• Secure more private sector investment for inclusive growth through Local Asset Backed Vehicles. Every city has land and assets that can be used to finance inclusive growth. One way of doing so is through a Local Asset Backed Vehicle (LABV) – a partnership between local authorities and the private sector to drive an economic development project. In cities with vibrant economies, this can be used to speed up development and to raise more inclusive growth investment from the private sector. It can also help places with weaker economies to secure investment which they would otherwise struggle to attract. For example, in Sunderland, the city council delivered a £100m regeneration project through a LABV in partnership with Carillion Developments and Igloo Regeneration, as part of wider strategy to attract more high-paying jobs to the city.
  • Coordinating spending and attracting additional investment – for example, through setting up a city fund. City leaders are increasingly using their convening powers to coordinate investment and attract further funding from a range of sources. One way to do so is through establishing a city fund – an institution to convene investors, manage funds and invest in projects for specific aims such as increasing inclusivity of growth. For example, Bristol Mayor Marvin Rees formed city fund with Bristol and Bath Regional Capital and other partners, to direct local investment into areas such as housing and employment as part of the Council’s inclusive growth strategy.

Andrew Carter, Chief Executive of the think tank Centre for Cites, said:

“Concerns about poverty and exclusion are among the key political issues of our age. But local authorities do not have the finance or scope to tackle these issues alone, and nor should they be expected to. Instead, city leaders should bring together public, private and community actors to collaborate on efforts to extend growth and prosperity to more people across their areas.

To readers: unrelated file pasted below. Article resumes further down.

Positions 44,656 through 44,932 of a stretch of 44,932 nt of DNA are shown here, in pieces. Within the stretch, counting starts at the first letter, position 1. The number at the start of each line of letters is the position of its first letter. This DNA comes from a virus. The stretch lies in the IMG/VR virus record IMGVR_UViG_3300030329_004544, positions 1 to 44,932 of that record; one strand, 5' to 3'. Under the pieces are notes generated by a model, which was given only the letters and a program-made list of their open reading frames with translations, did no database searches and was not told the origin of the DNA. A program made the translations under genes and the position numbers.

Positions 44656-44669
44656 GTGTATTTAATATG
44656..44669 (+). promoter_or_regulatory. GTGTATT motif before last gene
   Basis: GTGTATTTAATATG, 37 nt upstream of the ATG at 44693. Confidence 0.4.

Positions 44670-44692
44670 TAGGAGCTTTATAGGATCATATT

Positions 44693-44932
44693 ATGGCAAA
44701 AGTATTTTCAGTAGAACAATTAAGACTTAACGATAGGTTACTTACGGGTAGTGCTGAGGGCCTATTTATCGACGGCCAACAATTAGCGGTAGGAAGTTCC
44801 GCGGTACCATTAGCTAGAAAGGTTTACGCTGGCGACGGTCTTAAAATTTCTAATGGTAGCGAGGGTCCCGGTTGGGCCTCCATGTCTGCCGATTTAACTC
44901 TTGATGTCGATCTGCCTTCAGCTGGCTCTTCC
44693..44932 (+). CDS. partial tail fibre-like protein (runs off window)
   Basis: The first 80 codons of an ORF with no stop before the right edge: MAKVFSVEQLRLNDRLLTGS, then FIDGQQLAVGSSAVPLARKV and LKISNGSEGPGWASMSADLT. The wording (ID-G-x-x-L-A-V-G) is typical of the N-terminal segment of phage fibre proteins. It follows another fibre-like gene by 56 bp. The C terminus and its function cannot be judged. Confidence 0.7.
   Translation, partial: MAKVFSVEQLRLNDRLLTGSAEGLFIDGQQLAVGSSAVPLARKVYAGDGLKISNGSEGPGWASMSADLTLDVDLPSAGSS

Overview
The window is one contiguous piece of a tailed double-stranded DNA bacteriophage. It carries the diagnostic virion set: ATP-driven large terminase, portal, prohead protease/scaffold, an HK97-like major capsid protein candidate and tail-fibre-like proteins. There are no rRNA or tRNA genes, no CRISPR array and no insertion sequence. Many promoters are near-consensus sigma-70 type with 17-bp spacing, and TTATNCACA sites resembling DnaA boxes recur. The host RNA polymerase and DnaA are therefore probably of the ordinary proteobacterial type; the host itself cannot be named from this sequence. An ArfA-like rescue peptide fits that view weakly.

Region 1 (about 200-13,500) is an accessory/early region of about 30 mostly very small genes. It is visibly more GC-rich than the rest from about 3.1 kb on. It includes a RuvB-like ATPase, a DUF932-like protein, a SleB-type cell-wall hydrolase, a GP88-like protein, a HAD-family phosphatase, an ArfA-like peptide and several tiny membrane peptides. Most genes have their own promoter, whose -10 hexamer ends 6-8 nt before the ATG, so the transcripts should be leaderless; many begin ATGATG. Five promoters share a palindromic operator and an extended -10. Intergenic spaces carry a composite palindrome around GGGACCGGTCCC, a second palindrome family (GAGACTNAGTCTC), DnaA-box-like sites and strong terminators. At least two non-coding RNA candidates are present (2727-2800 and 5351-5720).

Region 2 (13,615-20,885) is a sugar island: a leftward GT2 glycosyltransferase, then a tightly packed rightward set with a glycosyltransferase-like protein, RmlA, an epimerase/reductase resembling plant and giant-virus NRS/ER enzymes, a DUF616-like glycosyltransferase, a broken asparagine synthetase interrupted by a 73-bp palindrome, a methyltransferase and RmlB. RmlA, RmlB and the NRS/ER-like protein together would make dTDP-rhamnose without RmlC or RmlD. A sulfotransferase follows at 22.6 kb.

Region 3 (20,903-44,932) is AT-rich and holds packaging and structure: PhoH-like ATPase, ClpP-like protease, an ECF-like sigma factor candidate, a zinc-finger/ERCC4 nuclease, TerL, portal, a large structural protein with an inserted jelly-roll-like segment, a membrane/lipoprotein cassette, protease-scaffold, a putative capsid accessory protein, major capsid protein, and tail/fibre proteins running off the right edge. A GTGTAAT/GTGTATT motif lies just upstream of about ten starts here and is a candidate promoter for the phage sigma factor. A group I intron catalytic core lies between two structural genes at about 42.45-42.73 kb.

“Setting up an Inclusive Growth Investment Commission would offer city leaders and local partners a platform to make the most of existing funding and assets, and to find new ways to raise finance and long-term investment. This could take different forms in different places, but the crucial point is that a concerted approach to tackle these issues is needed in all cities.

“National government should also support local leaders by giving them greater tax-raising powers, and more tools to make the most of their assets and attract private sector investment. That won’t compensate for cuts to central government funding, but it will give places more of the autonomy they need to ensure that as many people as possible can enjoy the benefits of growth across the country.”

Dave Innes, Economist at JRF said:

“Fourteen million people are living in poverty in the UK, so it has never been more important that we deliver economic growth that benefits everyone. The UK’s cities are where the greatest challenges are, but also where there are the greatest opportunities for delivering inclusive growth. City leaders should take the lead by making inclusive growth the organising principle of their city.

“Inclusive growth requires investment in people and places. Despite the backdrop of funding cuts and limited local tax raising powers, there is plenty cities can do to unlock new funding, and channel public and private investment to solve UK Poverty.”